Welcome to Laser Pointer Forums - discuss green laser pointers, blue laser pointers, and all types of lasers



Laser Pointer Store

Another LD to an early grave

a_pyro_is

New member
Joined
Aug 15, 2007
Messages
790
Likes
3
Points
0
I'm sure most have read the suggestion that in order to check current through the LD, one should use a small shunt resistor. And for ease of calculations the most common value used is a 1 Ohm resistor. When places in series with the load on your constant current supply it will not change the current or voltage to the load, will only draw a few millivolts more from the power supply, and most importantly will give you a safe place to test the current to the load.

Well, sometimes people know the right answer, but do not put it in practice. Today that person was me. :-[

I had just adjusted my regulator to 300mA and wanted to test it out. I didn't have a 1 Ohm resistor handy, so I placed my meter in series with the LD, (I think you know the story from here) I saw but one second of beautiful red trying with all it's might to burn through my beamstop (a flat black painted 1"x6") When what would you know, but the test lead slipped out of my hand :eek: I then saw the all too familiar red lines of COD :'(

While this is indeed a sad story, it is my desire that others may learn from my grievous mistakes and perhaps some LD somewhere will live a few moments longer.
 

S

SenKat

Guest
a_pyro_is : Can you do a HUGE favor.....there are some folks on here that are uncertain about WHERE or HOW the shunt resistor is to be used...and of course WHERE to take the measurements. Can you do a fast and sloppy drawing, or picture, and indicate WHERE the readins need to be taken ? I think that would help out some of the folks on here that do not want to ask the question :p Thanks ! Sorry to hear about your diode going to worse place :( I KNOW it was already in a good place ! :)
 

a_pyro_is

New member
Joined
Aug 15, 2007
Messages
790
Likes
3
Points
0
Gladly SenKat, and good call.

I usually use a 1 Ohm resistor as when measuring the voltage across it there is no conversion to do. 1Ohm / 1mV =1mA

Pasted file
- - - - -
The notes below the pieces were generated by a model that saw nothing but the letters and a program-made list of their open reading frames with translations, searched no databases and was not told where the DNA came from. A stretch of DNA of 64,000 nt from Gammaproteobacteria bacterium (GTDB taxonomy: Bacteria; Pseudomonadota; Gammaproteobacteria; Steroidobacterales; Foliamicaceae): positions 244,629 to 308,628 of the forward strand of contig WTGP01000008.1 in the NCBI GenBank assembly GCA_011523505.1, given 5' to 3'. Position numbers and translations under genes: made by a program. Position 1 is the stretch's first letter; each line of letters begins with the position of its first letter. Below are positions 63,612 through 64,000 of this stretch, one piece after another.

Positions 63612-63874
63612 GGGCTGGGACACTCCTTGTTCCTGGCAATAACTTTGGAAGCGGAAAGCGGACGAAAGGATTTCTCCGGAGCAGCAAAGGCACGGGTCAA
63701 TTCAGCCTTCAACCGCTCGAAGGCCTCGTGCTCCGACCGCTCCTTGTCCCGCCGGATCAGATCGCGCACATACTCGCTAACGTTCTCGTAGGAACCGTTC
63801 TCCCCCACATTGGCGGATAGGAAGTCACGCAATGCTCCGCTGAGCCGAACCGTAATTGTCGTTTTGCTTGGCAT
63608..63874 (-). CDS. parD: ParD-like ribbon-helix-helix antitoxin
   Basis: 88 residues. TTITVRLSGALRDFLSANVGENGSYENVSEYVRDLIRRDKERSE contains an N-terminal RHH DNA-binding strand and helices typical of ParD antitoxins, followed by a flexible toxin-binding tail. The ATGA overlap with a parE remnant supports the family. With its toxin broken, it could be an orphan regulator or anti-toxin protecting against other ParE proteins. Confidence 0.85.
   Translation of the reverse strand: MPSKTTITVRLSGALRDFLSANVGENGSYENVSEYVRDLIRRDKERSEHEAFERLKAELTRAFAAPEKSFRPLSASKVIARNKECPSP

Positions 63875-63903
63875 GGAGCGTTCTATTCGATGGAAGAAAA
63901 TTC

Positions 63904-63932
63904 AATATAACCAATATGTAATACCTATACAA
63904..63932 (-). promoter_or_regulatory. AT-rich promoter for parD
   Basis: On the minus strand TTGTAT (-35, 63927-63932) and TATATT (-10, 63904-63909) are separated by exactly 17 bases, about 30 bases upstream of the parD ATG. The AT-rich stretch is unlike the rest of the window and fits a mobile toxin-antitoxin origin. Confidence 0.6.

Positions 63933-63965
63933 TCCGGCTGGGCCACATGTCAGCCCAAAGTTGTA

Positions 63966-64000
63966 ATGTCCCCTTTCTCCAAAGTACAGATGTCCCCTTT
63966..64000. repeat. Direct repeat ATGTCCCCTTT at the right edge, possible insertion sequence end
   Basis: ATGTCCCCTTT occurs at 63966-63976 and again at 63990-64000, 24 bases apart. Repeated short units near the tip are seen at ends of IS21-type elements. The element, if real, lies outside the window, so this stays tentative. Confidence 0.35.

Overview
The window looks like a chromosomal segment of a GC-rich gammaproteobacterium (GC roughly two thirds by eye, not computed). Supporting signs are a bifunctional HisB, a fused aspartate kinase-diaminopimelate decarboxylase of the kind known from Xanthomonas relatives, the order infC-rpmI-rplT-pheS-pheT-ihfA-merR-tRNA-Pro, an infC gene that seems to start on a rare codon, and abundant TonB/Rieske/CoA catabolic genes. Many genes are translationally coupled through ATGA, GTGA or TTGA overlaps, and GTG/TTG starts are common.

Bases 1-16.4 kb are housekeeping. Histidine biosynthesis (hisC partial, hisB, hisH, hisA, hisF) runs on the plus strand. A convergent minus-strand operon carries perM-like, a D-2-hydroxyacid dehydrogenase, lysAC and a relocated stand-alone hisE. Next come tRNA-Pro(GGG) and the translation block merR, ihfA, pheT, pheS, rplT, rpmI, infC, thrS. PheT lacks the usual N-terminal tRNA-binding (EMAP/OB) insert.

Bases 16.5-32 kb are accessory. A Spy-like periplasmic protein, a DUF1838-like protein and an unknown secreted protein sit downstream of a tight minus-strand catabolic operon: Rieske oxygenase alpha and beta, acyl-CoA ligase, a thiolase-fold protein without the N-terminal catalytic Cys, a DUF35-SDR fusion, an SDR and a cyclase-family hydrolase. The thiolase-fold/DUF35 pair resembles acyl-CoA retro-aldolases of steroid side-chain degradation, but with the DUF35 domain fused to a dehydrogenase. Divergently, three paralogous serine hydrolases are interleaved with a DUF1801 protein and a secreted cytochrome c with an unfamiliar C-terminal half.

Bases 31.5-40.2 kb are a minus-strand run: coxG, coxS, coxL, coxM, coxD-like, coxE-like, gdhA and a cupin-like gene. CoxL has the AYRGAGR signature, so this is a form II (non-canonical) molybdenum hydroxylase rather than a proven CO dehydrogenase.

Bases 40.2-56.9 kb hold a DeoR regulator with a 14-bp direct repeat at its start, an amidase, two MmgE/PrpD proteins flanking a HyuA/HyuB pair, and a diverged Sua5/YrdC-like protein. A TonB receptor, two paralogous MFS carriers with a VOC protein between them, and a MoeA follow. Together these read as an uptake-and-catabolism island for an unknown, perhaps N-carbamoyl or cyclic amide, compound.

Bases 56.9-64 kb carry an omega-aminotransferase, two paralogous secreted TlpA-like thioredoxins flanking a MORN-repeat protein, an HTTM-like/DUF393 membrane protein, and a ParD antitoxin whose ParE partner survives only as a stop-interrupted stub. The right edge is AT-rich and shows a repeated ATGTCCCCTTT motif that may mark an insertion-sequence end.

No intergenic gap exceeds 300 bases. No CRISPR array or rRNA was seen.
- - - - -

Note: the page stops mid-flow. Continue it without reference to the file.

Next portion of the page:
But if you’re a little tight on voltage, i.e. running on battery power, 2% tolerance .2 Ohm resistors can often be found inside a dead multimeter. Just look where the test lead plugs in to measure current and you’ll prob see what looks like a small metal block.

But in that case the conversion is .2 Ohm / 1mV = 5mA
 

Attachments

rog8811

New member
Joined
Jul 24, 2007
Messages
2,749
Likes
38
Points
0
That is a point so worth making A-P-I....With my first builds I was lucky placing the meter in the circuit, but I have seen so many sob stories about the clips falling off or shorting out resulting in a dead LD.

Every build now gets the 1 ohm resistor treatment.

*stick in stickies time maybe?*

Regards rog8811
 

Daedal

New member
Joined
May 23, 2007
Messages
2,277
Likes
8
Points
0
Well... in an effort to keep the stickies organized, we resorted to shrinking the stickied list down to a single thread of links...

Some people ignore the list and go straight to the building... ::)

--DDL
 

a_pyro_is

New member
Joined
Aug 15, 2007
Messages
790
Likes
3
Points
0
^ As Mike says, nothing like repeating info to hold up progress. :-[ sorry...well, except for my drawing. I kinda like that one. :D
 

JohnnyBra

New member
Joined
Sep 13, 2007
Messages
25
Likes
0
Points
0
This was completely new news to me. Still working thru the "teach yourself electronics from what you find on the net" class I've been taking :)

I figured the cap protection would be enough to keep the diode safe from any sort of surge that would result from a accidental clip disconnect. It's always good to learn these things BEFORE letting the magic smoke out of my electronic bits.
 




Top